On the way back to the barracks the men are meticulously searched for anything they may be attempting to smuggle in. Shukhov privately revels over a piece of wire and a string that he has managed to sneak past the guards. After all, who knows how vitally necessary these items may be "one day"! At the end of this particular day's near-deathly labor, Shukhov actually feels fortunate that he has managed to finagle an extra bowl of skeleton soup, get some shreds of tobacco, and keep from being thrust into solitary confinement for any one of the million minor offenses of the camp. The story ends: "The end of an unclouded day. Almost a happy one. Just one of the 3,653 days of his sentence, from bell to bell. The extra three were for leap years." The final point reminding us of the Gulag system's merciless punitive accuracy. A world of no parole... and no reprieve.
The reader is chilled by this book. It is shivering. Do we pick up anything by Solzhenitsyn for its "warmth and fuzziness"? Most definitely not. We pick him up to come face to face with mankind's capacity to methodically inflict cruelty and despair upon others. In the process, we are always afforded a very important glimpse of what those "others" can endure. And we set Solzhenitsyn down, thankful that we are none of his characters... even as we realize that some very real people (including the author himself) did not have that luxury.
★ ★ ★ ★ ☆
It's not a fast paced, exciting read; rather it's a witness to the daily struggle to minimize the pain of his situation. It's reads like a dystopian novel and is great insight to the lengths at which totalitarian regimes can control its people.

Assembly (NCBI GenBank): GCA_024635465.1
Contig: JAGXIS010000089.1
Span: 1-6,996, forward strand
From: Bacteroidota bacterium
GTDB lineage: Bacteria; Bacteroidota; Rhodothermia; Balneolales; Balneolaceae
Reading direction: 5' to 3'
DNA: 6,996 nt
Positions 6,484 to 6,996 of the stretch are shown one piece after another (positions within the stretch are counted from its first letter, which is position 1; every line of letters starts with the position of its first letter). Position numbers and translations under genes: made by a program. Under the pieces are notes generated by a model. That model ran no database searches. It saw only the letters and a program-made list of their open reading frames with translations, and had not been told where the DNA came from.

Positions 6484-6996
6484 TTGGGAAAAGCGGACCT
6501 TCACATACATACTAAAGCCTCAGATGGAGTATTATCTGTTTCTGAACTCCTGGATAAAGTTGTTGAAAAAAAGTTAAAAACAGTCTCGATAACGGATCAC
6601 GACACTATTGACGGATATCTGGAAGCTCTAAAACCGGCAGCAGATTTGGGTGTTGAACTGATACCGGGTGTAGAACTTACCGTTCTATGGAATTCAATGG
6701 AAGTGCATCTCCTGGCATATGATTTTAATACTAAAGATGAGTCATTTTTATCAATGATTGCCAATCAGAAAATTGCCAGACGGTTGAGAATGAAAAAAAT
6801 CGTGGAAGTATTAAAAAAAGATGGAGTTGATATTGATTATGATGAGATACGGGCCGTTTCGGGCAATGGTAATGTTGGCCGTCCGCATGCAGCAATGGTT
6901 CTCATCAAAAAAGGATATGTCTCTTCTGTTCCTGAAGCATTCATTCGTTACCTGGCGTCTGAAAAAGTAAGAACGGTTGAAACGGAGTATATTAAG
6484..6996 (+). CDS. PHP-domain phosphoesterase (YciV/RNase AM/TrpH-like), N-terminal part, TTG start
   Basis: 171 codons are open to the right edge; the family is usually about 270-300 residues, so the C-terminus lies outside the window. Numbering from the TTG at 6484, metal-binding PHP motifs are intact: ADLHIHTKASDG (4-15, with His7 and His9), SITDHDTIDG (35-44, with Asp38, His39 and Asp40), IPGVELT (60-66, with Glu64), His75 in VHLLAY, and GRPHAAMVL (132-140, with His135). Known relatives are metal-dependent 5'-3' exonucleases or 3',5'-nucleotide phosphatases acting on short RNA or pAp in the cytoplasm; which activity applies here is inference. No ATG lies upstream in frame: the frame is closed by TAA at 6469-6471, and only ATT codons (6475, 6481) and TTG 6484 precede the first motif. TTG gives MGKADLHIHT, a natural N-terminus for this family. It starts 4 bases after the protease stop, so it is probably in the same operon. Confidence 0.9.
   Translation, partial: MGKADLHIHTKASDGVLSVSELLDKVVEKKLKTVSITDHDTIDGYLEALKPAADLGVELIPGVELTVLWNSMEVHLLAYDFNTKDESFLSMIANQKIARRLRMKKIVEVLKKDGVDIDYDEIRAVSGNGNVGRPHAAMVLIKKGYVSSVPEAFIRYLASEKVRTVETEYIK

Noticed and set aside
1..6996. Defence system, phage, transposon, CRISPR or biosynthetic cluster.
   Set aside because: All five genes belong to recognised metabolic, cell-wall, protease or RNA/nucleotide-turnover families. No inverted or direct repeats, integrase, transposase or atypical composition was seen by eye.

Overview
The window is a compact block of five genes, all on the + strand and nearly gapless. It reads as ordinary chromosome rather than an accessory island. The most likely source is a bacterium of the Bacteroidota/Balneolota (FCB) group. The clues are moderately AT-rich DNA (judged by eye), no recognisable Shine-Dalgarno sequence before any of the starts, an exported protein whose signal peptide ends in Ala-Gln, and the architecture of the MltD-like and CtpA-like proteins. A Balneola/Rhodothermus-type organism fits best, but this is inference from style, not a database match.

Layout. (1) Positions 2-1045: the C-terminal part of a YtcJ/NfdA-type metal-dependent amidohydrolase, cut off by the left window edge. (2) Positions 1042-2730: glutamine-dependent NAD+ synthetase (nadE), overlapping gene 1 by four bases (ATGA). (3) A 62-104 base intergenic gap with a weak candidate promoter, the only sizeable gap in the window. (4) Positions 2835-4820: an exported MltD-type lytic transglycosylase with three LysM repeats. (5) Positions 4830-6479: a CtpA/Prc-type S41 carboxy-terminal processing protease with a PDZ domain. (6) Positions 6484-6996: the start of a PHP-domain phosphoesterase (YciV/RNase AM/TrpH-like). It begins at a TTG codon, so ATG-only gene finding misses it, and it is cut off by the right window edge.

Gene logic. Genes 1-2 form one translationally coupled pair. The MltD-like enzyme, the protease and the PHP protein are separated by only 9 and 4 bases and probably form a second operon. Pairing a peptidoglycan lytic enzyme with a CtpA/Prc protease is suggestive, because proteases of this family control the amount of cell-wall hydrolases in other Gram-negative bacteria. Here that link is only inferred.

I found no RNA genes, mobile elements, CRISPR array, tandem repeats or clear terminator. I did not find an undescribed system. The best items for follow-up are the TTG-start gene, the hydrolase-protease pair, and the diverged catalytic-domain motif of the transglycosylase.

The book itself isn't that interesting (though the fact that this day represents the typical monotonous day over the past 8 years of his life is quite interesting), but what it represents is fascinating: one of the methods of totalitarianism crushing the spirits of its people is arbitrary imprisonment for essentially an undermined amount of time into a situation that is more like torture than anything else. Increasing the power of this book is that not only did this occur (as it did to the author of this book), but it continues to occur today (particularly in North Korea).

I think it is a quality read for most to give some historical perspective, particularly people who are interested in 20th century history, dystopian novels and various forms of authoritarian/totalitarian governments.
★ ★ ★ ★ ☆